FIG. 2E shows an example of the modulation transfer function when the smoothing process is conducted in the high frequency range (0.5 to 5 cycle/mm or more). FIG. 2E shows the MTF in case that the smoothing process with 5 pixel×5 pixel is applied to the density.

FIG. 2F shows the modulation transfer function where the smoothing process is conducted for the density D' shown in FIG. 2D.

FIGS. 3A to 3D show the variation of the emphasis coefficient β varied as a function of the density represented by the original radiograph image density Dorg or the unsharp mask density Dus.

FIG. 3A shows a flat type in which β is fixed at a constant value. FIG. 3B shows a monotone increasing type (β'≧0), FIG. 3C shows a monotone decreasing type (β'≦0) and FIG. 3D shows a medium density emphasis type. The type as shown in FIG. 3C can also be named as "low density emphasis type" like the type as shown in FIG. 3D named as medium density emphasis type, both types including a range where β'<0. The variation of the emphasis coefficient β represented by FIGS. 3B, 3C and 3D has a stepped type as indicated by the curve a and a smooth curved type as indicated by the curve b.

By varying β as a monotone increasing function as shown in FIG. 3B, it is possible to prevent the formation of an artifact-image which is liable to appear with frequency emphasis. As one example thereof, when the X-ray image of a stomack (Magen) obtained using a barium sulfate contrast medium is subjected to said frequency emphasis (enhancement of particular spatial frequency components) or the unsharp masking process with the emphasis coefficient β fixed, the boundary of the low density area having a uniform low density over a wide range corresponding to the portion containing the barium sulfate contrast medium is overemphasized and an artifact-image having a double contour will appear. If the emphasis coefficient β is changed so that it is made small in the low density region for the portion filled with the contrast medium and is made large in the high density region for the stomack details or the like, the occurrence of the artifact-image having the double contour can be prevented. Further, in case of the front chest image, if β is fixed the noise increases in the low density region like the spine and the heart and in an extreme case the fine portions become only saturated white (the fog level of the recording medium), which disturbs badly the visual observation and markedly lowers the diagnostic efficiency and accuracy. To the contrary, if β is made small in the low density regions like the spine or the heart and made large in the high density region like the lung, the above mentioned noise and the saturated white areas can be reduced.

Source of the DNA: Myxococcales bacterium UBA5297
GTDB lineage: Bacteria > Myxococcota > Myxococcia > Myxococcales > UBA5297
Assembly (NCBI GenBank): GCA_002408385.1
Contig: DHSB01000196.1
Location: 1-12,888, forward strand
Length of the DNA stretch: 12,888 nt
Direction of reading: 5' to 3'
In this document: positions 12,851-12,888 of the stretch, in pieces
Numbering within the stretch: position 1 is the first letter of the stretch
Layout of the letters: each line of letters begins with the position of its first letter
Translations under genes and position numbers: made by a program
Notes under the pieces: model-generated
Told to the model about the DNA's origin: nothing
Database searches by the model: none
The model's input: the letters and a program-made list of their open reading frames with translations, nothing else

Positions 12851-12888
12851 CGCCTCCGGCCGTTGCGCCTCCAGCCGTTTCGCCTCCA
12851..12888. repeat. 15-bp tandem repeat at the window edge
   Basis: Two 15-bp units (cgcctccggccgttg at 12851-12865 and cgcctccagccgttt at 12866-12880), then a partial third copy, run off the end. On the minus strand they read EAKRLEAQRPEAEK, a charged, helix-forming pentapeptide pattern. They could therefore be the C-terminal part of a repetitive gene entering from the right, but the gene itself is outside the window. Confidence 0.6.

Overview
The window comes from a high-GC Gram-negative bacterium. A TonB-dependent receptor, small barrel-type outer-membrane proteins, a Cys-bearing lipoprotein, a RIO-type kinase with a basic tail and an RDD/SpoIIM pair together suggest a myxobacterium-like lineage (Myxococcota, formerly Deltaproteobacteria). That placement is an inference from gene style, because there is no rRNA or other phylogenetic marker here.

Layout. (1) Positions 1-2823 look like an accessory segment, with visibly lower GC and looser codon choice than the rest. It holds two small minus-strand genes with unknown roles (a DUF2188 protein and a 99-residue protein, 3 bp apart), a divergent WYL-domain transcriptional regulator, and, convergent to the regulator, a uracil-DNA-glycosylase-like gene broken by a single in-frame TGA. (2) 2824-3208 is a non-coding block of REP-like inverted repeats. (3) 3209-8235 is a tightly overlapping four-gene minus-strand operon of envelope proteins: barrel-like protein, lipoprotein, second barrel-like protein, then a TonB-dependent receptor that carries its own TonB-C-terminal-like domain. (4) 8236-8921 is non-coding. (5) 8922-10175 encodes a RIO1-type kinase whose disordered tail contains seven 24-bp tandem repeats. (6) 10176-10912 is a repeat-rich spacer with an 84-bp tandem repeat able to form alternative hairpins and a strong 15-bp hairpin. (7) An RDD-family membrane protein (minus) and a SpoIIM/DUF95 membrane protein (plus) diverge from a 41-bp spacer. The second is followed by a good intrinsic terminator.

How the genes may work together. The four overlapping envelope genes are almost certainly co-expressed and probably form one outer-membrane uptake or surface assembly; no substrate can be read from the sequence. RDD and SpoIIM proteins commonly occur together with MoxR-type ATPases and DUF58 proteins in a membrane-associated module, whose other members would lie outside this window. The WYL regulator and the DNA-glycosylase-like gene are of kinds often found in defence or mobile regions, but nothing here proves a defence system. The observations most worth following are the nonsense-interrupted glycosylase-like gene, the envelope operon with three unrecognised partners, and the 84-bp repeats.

The low density emphasis as shown in FIG. 3C is suitable for the object in which the diagnosis of the low density portion is particularly important and the area of the low density portion does not occupy a major part of the whole image. For instance, the angiography or the lymphography is desirable to be subjected to the frequency emphasis of this type since in these objects it is desired that the sharpness of a particular part be much increased even if a noise is somewhat increased. Thus, the diagnostic efficiency and accuracy are highly enhanced in these objects by the low density emphasis.

The medium density emphasis as shown in FIG. 3D is suitable for the object in which the diagnosis of the medium density portion is particularly important and the low and high density portions occupy a major part of the whole image and are not important for diagnosis. For instance, the cholecystography or the liver is desirable to be subjected to the frequency emphasis of this type since in these objects it is desired that only the medium density portion be emphasized and the noise and the air portion which lower the diagnostic efficiency and accuracy should not be emphasized.

In any example of the above types, if the emphasis coefficient β is fixed at a small value for the frequency emphasis, the diagnostic efficiency and accuracy are not enhanced since the contrast of the important portions like the stomack detailes, the blood vessels of the lung and veins is not enhanced although various artifact-images may be prevented. Thus, by changing the emphasis coefficient β continuously according to the density of the original radiographic image, it is possible to obtain a radiographic image having high diagnostic efficiency and accuracy controlling the occurrence of the artifact-image.

FIG. 4 shows another example of the change of β according to the original image density Dorg. In this example, β is changed almost linearly between the maximum density S1 and the minimum density S0 which are obtained from a histogram of the original radiographic image. The maximum and minimum values S1 and S0 are determined according to the sort of the X-ray image to be processed. For instance, the maximum and minimum densities may be determined as the density where the integrated histogram becomes 90 to 100% and 0 to 10%, respectively.

FIGS. 5 and 6 are graphs showing examples of the change of β for the low density emphasis and medium density emphasis, respectively.